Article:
Meb Faber recently asked three very interesting questions on Twitter.
- Do you currently own U.S. stocks? 87% Yes, 13% No (1,401 votes)
- Would you continue to hold U.S. stocks if valuations hit a 10-year PE (CAPE) of 50? 55% Yes, 45% No (1,282 votes)
- Would you continue to hold U.S. stocks if valuations hit a 10-year PE (CAPE) of 100? 33% Yes 67% No (2,078 votes)
I voted no for the CAPE 100, and since then I’ve been thinking a lot about this. How far would stocks have to rise to wear such a multiple? I have answers. But first, a little history.
The modern poster child for bubbles is Japan. From 1975-1989, the Nikkei rose 883%, or 16.5% a year. In that 15 year period, it had just one down year in 1977, when it fell 2.5%. It went from a CAPE of 20 in 1981 to a CAPE of 94.3 in 1989.
What if an investor decided to detach from the herd once the CAPE ratio hit 50? At that point, the Nikkei had already delivered 263% over the previous ten years, or 13.8% a year. Not too bad. But once the CAPE ratio broke 50 in 1986, it wouldn’t peak for another 45 months, and it would add another 145%. Could the person who sold at CAPE 50 really sit on their hands for another 4 years as the mania sucked everyone else in?
The chart below shows how much stocks gained at different CAPE levels. So for instance, it took 19 months for the CAPE to go from 4o to 59, and over that time Japanese stocks gained 53%.
Today we find ourselves in a situation with an elevated CAPE ratio, which, if you’re tired of hearing about, I have bad news, this topic probably isn’t going away. More on this later.
How did we get here? I don’t know the why, but the how is that the numerator rose a lot faster than the denominator.
Historically, stocks have grown just slightly faster than earnings, outpacing them by 1.14 times. In the last five years, stocks have grown five times faster than earnings, taking the CAPE ratio from 21 to 30.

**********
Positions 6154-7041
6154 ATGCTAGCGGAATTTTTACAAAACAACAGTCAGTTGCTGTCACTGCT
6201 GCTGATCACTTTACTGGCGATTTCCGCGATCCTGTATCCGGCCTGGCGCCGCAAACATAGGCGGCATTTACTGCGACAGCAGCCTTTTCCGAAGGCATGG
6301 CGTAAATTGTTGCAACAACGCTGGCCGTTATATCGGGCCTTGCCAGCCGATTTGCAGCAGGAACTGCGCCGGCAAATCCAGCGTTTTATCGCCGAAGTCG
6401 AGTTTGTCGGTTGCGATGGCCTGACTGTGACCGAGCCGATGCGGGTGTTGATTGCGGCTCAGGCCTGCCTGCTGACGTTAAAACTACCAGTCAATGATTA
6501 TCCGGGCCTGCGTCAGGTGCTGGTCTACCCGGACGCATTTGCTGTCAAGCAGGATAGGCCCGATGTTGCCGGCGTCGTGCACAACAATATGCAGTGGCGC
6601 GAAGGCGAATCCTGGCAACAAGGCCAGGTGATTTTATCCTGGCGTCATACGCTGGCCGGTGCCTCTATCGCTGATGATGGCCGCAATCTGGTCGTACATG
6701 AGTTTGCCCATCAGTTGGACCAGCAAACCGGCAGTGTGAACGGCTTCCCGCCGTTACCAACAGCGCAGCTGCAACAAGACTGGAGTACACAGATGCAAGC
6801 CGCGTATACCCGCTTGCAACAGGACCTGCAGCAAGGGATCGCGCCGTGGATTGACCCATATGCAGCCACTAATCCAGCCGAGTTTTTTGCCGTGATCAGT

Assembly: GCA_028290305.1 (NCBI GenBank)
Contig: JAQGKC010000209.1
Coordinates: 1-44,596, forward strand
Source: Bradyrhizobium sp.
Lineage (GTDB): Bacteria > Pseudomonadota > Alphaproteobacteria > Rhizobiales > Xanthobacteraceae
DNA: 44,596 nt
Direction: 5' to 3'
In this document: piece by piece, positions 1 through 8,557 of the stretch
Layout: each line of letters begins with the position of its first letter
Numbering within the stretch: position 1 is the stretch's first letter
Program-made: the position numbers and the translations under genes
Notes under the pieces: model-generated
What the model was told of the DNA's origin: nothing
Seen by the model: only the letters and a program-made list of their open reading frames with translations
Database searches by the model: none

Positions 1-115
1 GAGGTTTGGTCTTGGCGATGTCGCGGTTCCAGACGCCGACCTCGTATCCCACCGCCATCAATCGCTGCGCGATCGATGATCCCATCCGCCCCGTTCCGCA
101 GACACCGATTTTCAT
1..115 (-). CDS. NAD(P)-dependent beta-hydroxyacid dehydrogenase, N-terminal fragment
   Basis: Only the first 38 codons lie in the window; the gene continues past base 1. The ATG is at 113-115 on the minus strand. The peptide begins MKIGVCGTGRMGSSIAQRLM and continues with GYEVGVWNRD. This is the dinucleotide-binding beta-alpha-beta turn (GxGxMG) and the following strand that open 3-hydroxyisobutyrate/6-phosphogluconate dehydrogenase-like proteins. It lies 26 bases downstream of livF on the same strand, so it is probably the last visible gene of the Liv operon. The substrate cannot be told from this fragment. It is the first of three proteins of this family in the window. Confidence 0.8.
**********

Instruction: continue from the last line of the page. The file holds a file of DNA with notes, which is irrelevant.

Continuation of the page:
If the S&P 500 goes nowhere, and real earnings pick up to 2% a year (real earnings have been 1.25% for the last five years), the CAPE ratio will return to its long-term average in May 2030, 13 years from now.
If this sounds depressing, think about this, if stocks earn 0% for the next 13 years, returns have been so strong since 2010, that they still would have earned 4.02% (price only) over the previous 20 years. This is just slightly lower than the average twenty-year period of 4.54%. Even if earnings accelerated to 4% real (table below), it would take a decade of zero returns for stocks to revert to their long-term average CAPE ratio. This is why I said earlier that this CAPE issue is likely here to stay…
…Unless we have a bear market, of course. If real earnings were flat over the next three years, the S&P 500 would need to fall to 1725, a 30% decline, to fall back in line with its long-term average CAPE ratio. The chart below shows what it would take for the S&P 500 to go back to its long-term average in the next year. If there were no earnings growth over the next 12 months, the S&P 500 would need to fall to 1450, a 41% decline, to fall back in line.
But getting back to Meb’s question, where would stocks need to go in order to achieve a CAPE of 50 and then 100? Again, assuming 2% real earnings growth, below are the levels the S&P 500 would need to get to to support these valuations.
These levels are so far from where we are that they’re hard to conceptualize. The chart below shows the CAPE rising to 100 over the next three years, with stocks rising 316%, or 61% a year.
The table below is similar to the one above, but this shows how much stocks would need to gain to achieve a CAPE of 50 and 100.
So thinking about Meb’s question, 33% of people said they would hold U.S. stocks at a CAPE of 100, which I thought was absurd. But now I realize that while the theoretical answer should be 0%, the actual answer would be closer to 100%. If stocks hit a CAPE of 100, climbing 61% a year for the next three years, 35% for the next 5 years, or 18% for the next ten years, every single investor on earth- aside from Seth Klarman- would get sucked in. Blue Apron’s debt would go for 150 cents on the dollar.
This will be my last post on the CAPE ratio. Not that I am in the position to put anything to rest, but I feel like at this point I’m beating a dead horse. If the last few years have taught us anything, it’s that prices can stay separated from earnings for longer than seems possible. While earnings and valuations are supremely important to long-term returns, they’re only one slice of an infinite pie of variables.